Arab coalition strikes Houthi targets in Yemen

No let-up in attacks as health ministry says 36 police commandos killed in Sanaa and WHO releases new casualty figures.

    One hundered members of the police force were also wounded in the airstrike, according to the health ministry [AFP]
    One hundered members of the police force were also wounded in the airstrike, according to the health ministry [AFP]

    Arab coalition jets have strucked several cities across Yemen as relief organisations warn of a deteriorating humanitarian situation.

    Fighter jets targeted a Houthi-controlled arms depot in Fajj Attan, a neighbourhood overlooking the Yemeni capital Sanaa, residents said on Wednesday.

    Air strikes also severely damaged a Houthi rebel-controlled naval base in the province of al-Hudaydah on the Red Sea coast, residents said.

    Elsewhere in Yemen, coalition raids hit the northern province of Hajja, near the border with Saudi Arabia, witnesses said.

    Separately, Yemen's health ministry said 36 police commandos were killed in an air strike that targeted a police camp in Sanaa.

    The ministry, which is controlled by the Iran-allied Houthis, said at least  another 100 members of the force were wounded in Wednesday's attack.

    Rising death toll

    Security officials said 150 soldiers were present at the Sanaa camp run by commanders loyal to Ali Abdullah Saleh, the former Yemeni president, at the time of the air strike.

    The ministry's report could not be independently verified by Al Jazeera.

    Inside Story: The truce test in Yemen

    Against this backdrop of fighting, a new report by Margaret Chan, head of the World Health Organization, said the conflict in Yemen had left up to 2,000 people dead and 8,000 wounded, including hundreds of women and children.

    She did not specify how many of the dead were civilians.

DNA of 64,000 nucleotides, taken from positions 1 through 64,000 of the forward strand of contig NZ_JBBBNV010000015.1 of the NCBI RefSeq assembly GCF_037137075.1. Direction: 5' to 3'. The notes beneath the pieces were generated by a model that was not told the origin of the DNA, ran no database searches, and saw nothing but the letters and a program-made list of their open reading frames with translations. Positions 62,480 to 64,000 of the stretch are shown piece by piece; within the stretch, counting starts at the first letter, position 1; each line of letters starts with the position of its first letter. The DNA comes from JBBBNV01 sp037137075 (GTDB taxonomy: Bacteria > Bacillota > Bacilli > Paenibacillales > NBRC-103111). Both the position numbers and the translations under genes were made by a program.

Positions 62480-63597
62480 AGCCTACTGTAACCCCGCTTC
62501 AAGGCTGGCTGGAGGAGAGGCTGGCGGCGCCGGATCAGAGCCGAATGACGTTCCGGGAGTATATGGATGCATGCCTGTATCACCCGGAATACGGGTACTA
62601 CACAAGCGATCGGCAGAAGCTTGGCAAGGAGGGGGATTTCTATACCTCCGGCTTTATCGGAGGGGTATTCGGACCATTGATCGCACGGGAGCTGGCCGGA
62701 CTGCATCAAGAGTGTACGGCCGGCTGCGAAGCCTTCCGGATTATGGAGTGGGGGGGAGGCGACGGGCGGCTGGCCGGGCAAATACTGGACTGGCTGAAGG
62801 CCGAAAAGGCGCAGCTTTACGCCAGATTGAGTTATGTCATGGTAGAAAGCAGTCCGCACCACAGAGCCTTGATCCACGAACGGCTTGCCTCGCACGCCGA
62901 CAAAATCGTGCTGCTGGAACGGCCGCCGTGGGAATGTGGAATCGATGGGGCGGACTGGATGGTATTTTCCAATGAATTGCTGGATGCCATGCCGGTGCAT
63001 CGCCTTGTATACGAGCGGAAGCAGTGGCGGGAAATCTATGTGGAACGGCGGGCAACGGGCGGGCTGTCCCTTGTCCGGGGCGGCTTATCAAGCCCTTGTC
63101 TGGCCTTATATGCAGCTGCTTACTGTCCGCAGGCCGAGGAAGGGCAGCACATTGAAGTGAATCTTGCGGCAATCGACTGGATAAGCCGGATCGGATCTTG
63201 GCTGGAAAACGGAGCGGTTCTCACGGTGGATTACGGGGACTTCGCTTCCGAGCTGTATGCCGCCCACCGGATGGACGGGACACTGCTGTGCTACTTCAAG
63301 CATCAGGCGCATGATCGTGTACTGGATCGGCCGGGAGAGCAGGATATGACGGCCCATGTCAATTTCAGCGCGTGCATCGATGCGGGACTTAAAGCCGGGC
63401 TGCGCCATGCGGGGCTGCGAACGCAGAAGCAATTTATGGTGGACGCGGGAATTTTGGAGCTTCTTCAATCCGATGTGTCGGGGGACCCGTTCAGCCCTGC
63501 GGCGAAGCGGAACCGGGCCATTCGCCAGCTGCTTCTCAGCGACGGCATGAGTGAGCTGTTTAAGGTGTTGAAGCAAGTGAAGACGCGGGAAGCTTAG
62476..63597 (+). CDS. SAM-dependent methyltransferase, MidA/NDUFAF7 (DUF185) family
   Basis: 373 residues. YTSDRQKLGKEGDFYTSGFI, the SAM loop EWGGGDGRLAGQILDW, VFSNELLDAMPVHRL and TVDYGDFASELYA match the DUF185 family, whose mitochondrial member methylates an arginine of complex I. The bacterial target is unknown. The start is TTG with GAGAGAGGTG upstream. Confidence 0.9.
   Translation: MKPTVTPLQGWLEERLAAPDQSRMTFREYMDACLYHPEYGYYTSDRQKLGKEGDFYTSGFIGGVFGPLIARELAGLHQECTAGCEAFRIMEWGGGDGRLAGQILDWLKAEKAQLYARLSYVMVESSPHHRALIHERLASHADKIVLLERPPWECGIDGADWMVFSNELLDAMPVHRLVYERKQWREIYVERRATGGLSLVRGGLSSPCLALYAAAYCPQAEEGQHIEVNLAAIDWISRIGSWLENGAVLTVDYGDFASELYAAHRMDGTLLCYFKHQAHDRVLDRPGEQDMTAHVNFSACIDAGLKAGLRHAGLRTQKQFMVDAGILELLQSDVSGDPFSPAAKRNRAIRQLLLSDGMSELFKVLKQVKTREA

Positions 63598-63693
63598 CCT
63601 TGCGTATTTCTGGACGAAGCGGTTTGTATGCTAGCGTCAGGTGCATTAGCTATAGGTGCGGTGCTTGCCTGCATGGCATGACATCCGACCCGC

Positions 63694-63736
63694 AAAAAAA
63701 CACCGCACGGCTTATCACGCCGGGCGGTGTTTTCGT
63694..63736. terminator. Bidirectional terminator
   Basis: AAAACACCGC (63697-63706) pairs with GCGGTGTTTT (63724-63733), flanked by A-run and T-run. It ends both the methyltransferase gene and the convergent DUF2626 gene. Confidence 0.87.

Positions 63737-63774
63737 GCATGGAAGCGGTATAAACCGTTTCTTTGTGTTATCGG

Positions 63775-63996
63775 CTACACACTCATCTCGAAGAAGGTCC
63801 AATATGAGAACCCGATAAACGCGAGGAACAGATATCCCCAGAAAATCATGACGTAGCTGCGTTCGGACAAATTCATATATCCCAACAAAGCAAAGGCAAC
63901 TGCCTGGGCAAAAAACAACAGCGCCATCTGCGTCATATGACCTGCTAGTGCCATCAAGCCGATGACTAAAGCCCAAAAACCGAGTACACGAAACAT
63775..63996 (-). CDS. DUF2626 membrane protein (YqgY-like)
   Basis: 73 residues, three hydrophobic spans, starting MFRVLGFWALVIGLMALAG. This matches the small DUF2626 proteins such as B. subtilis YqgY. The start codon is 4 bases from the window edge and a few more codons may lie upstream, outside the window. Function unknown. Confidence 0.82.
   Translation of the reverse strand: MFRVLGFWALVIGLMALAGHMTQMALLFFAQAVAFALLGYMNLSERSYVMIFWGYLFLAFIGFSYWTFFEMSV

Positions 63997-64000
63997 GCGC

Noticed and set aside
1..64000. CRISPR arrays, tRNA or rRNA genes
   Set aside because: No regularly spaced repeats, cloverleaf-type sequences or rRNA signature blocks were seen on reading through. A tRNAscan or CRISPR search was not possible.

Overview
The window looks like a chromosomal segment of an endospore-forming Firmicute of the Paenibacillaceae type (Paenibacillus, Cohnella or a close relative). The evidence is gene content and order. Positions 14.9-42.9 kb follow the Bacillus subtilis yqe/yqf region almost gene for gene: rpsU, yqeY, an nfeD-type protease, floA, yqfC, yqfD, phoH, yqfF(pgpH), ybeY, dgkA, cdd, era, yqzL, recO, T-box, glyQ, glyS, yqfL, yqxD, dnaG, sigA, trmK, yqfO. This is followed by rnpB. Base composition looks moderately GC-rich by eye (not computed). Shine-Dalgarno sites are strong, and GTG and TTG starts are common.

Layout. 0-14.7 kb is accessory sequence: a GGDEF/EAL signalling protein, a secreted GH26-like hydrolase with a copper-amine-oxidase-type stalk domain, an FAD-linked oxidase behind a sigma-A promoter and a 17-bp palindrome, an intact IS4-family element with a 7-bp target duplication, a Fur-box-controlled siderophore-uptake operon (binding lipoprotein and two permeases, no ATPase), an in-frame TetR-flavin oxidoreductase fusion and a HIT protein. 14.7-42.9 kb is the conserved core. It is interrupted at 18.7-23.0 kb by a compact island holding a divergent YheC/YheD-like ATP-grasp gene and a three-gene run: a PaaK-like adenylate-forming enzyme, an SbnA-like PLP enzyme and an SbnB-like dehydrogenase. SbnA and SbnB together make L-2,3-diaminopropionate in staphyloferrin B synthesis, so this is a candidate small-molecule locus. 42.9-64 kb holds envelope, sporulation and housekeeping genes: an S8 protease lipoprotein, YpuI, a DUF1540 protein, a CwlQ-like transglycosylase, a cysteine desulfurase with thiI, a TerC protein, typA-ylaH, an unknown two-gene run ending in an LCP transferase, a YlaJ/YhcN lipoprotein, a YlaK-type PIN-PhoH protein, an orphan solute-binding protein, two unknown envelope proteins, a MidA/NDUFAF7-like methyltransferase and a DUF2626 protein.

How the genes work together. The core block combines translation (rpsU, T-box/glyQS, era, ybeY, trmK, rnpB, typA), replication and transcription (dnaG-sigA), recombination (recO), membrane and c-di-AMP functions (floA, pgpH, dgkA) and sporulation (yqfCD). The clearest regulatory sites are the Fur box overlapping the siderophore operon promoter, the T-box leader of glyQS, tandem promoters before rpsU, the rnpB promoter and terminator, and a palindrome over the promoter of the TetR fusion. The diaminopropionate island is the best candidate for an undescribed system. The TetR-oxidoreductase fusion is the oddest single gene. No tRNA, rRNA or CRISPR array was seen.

Chan said that the killings sometimes included whole families, giving the example of a 65-year-old woman named Fathiya who lost 13 members of her family in an attack that left her the only guardian of three surviving grandchildren.

    Earlier this week, Oxfam, the international humanitarian group, said that up to 16 million people in Yemen do not have access to clean water.

    Half a million people have been displaced across the country.

    The Arab coalition's campaign of air strikes has devastated Houthi positions, ammunition depots and bases, but it has largely failed to pave the way for the recapture of the strategic southern city of Aden.

    The internationally recognised president of Yemen, Abd-Rabbu Mansour Hadi , declared Aden the country's temporary capital before fleeing to Saudi Arabia.

     

    SOURCE: Agencies


    YOU MIGHT ALSO LIKE

    Interactive: Take a tour through divided Jerusalem

    Interactive: Take a tour through divided Jerusalem

    Take a tour through East and West Jerusalem to see the difference in quality of life for Israelis and Palestinians.

    Stories from the sex trade

    Stories from the sex trade

    Dutch sex workers, pimps and johns share their stories.

    Inside the world of India's booming fertility industry

    Inside the world of India's booming fertility industry

    As the stigma associated with being childless persists, some elderly women in India risk it all to become mothers.